I don't allow it, and haven't needed it. Artists pick a single technique for a mesh, and then the mesh compilation/import code assumes that the mesh will only be used by that technique, making it unsafe to swap to another technique (e.g. required vertex attributes may not be available / the cbuffer layout required by the material may be different / etc). If you need to change how the scene is rendered, you can use a different set of stages/layers, which in turn selects a different set of passes, or, you can tweak individual objects in the scene by using technique-options, which allow selection of different program permutations.

 

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OMG, look who replied - I'm sorry for this fanboy moment ;) I just want to thank you for ALL of your input here. I've even become a little paranoid - since all those great sites like AltDevBlogADay tend to disappear quickly and wrote a tool that backups all your replies for my grand-grandsons :D I hope one day I will be as good as you (and several others at this forum).
13 hours ago, Hodgman said:

The shader author simply declares pass names/ids (opaque, alpha, z-only, gbuffer-attrib, etc). Later on pipelines can create a list of stages/layers, which declare which pass ID they will collect. e.g. for cascaded shadow maps, you might create 4 shadow-generation stages, which are all set to collect z-only draw-items.

Yes, this is far more better since some passes might be shared between different stages - allowing us to precompute/optimize the command buffer. Also this is way more decoupled.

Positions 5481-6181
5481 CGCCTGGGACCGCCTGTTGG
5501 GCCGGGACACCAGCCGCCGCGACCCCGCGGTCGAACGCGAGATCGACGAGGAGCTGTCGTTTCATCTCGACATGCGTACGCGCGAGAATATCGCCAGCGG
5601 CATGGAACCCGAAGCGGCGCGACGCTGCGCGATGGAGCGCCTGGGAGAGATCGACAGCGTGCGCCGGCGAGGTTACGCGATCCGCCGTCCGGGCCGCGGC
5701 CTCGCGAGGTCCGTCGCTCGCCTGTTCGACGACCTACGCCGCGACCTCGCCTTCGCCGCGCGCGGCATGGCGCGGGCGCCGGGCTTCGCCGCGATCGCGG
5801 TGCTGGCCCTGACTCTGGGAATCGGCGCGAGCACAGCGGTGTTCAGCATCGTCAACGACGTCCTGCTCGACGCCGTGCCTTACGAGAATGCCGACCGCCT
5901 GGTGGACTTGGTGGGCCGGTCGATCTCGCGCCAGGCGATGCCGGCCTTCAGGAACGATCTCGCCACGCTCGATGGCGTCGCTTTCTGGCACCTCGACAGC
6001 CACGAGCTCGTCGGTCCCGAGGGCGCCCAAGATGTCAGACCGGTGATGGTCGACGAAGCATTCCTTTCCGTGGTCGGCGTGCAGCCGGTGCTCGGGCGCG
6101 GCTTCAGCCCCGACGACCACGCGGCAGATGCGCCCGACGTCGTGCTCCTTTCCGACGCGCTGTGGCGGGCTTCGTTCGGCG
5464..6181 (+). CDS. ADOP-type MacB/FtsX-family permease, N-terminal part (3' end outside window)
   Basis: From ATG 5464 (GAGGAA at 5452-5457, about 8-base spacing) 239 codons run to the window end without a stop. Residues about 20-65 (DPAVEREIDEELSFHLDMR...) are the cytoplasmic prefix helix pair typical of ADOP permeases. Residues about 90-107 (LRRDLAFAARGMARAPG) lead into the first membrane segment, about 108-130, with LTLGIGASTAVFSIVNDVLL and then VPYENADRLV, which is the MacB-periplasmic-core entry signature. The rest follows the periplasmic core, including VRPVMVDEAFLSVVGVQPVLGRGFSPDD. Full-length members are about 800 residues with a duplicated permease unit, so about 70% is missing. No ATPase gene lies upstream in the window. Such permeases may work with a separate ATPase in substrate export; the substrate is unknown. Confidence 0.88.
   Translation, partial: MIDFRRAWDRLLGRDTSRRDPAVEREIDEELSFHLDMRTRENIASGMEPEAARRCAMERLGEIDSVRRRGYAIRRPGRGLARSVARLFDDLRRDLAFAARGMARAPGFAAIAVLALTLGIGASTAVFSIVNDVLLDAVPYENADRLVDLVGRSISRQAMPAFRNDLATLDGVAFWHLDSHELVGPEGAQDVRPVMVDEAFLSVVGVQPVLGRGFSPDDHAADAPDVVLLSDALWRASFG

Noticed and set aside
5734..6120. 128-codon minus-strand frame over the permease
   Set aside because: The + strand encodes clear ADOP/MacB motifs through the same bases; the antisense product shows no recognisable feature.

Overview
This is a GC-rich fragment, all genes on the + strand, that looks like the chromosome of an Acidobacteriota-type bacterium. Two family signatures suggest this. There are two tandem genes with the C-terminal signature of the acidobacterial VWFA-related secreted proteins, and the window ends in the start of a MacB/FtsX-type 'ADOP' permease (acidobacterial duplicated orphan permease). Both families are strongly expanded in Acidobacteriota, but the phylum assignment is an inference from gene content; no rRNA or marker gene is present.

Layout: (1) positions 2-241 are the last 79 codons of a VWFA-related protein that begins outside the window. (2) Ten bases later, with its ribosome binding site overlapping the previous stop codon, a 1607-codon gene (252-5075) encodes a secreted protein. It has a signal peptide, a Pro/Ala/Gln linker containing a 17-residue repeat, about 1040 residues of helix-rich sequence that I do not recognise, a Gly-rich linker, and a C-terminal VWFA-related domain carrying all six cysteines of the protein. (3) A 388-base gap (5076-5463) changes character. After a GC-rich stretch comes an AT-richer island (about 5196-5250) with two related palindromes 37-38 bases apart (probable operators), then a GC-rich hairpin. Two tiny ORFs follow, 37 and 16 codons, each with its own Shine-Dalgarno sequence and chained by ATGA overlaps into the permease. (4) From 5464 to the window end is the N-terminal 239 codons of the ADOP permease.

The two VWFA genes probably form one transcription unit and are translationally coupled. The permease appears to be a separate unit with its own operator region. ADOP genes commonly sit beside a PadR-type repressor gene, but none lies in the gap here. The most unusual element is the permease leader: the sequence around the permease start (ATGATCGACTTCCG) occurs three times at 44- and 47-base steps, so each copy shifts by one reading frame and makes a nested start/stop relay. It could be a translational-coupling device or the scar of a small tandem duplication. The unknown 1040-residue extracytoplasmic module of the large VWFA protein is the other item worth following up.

13 hours ago, Hodgman said:

Other abstractions have called this concept an "Effect" and the different rendering algorithms that it contains would be called "techniques"... So my usage of the terminology is a bit wrong if you're used to those other abstractions.

Exactly, I'm more familiar with this setup - I believe it was also used in old (deprecated now) DirectX Effect Framework. As a side note - I implemented such approach in my previous engine and it was a nightmare (I even deferred the effect+technique+pass lookup up to the render loop (facepalm)) - this is the reason I wanted to design it from scratch in a more sensible way.

 

13 hours ago, Hodgman said:

I don't allow it, and haven't needed it. Artists pick a single technique for a mesh, and then the mesh compilation/import code assumes that the mesh will only be used by that technique, making it unsafe to swap to another technique

Now I'm thinking I wanted to give too much flexibility (and try to solve problems that does not exist yet)... I will go the same path as you (as always ;)) since I like preprocessing/offline baking as much as possible.

Thank You soo much :)